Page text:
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Tickets Price / Attendance question

Fish Fillet

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Ok, got a couple freebees for tonite's game from a friend of a friend who has season tix.. Good tix, too. Section 150 a couple rows back from the dish. Get to watch Mulder and Penny chuck gas all night, should be good.

There's one thing that caught my attention, though. The face on these is $21.50 a piece, of which I'm sure not all goes to the Marlins. I couldn't beleive it. Go to Fenway, Camden, CoPa or most other stadiums and comparable tix would be at least $50 (A friend from Bean-town tells me "wicked" tickets like these at Fenway to go see "Nomaaaar" are $65-$75 a pop).

Now, I know why the prices are so low, but my question is this: Even if the Marlins experience some type of epiphany and sell 30K season tickets next year, aren't they still way below par for revenue due to the low cost of season tix?

This then begs another question: Even with a year or two of 30K season tix sales, will the Marlins still be cash-scarce and unable to compete payroll-wise with mid and upper-echelon teams?

Just wondering. I'm sure the board is filled with members who hold and/or have held season tix. Fill me in on the math, if you would be so kind.
 

Wild Card

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Well, whenever your team doesn't perform on the field, you can't charge much. Us, the Expos and the Twins charge the least for tickets. The Twins raised their ticket prices this year, but they are still very low. If we built a new stadium and had a . 500 record, maybe we could charge the league average. But not with the intangibles you have to take in with this team.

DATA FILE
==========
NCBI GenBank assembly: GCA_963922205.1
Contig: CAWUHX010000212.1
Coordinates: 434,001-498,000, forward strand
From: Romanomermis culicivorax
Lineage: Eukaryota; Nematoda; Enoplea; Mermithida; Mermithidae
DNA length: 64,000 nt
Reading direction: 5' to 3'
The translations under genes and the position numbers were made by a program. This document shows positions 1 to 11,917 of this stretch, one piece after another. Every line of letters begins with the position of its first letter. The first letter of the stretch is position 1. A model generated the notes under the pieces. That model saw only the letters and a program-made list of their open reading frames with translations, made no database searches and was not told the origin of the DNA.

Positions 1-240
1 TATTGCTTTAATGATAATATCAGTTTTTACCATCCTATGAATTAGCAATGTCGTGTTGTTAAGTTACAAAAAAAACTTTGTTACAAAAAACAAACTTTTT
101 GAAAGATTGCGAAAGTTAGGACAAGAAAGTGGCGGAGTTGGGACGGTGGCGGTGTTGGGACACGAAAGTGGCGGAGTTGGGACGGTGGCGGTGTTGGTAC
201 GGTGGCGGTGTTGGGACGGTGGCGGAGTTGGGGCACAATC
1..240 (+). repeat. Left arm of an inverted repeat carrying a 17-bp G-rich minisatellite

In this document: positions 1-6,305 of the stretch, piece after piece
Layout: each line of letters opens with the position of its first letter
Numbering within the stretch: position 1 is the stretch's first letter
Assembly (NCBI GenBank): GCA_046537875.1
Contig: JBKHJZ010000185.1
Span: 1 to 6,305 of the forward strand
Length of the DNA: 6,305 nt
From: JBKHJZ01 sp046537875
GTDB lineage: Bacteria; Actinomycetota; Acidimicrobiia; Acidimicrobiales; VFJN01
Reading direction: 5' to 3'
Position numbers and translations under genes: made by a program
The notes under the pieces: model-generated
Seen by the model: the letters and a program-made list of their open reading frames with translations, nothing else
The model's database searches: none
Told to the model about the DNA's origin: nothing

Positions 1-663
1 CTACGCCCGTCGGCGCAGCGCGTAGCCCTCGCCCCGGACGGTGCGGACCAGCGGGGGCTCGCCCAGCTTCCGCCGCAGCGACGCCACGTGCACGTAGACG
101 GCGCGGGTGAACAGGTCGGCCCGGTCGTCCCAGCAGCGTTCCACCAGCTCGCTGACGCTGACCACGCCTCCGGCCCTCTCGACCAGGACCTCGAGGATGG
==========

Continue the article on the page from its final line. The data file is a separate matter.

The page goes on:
BTW: Those tickets at Fenway would probably be around $100. Their lowest ticket in the park costs $45, which is the last row in center field.
 

Fish Fillet

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Ok, so given that info and the current state of affairs (Miserable ownership, faulty stadium and lackluster on-field product), am I to believe that getting people out the to the games isn't the be-all end-all answer?
 

nobody

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Getting people out to the games is one of the answers. There are obviously several ways of doing that including (but not limited to) afordable pricing, superior product, promotions, and atmosphere.
It is filled with catch 22s. To make it afordable, you reduce your revenue stream, thereby reducing the resource you can put on the field (especially when attendance remains low.) To take the gamble and put a suprerior, high price product on the field you either need more revenue streams or tremendous attendance to avoid losing your shirt on the deal.
Even if the Marlins doubled their current ticket prices, I think Loria still loses money. The only way we will see a change in the current dillema is if Wayne renegotiates the lease the Marlins have. And either Wayne is not willing, or Loria is not persistant enough.
Wayne has always said that the debt on the stadium is enormous, so why not cut it down by having Loria toss in a chunk of change and become a co-owner. This would help reduce the debt, give the Fish a larger share of revenues generated by the park, and keep the Fish in a central location for fans both to the north and south.
 

Hotcorner

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Exactly. Getting zero revenue from parking, concessions, etc, plus having to pay the lease there just kills them.

Pretty good idea there Nobody.

Fish Fillet, it's really not a "faulty stadium". Unless you're talking about the need for a retractable-roof stadium, the place is fine for baseball.
 

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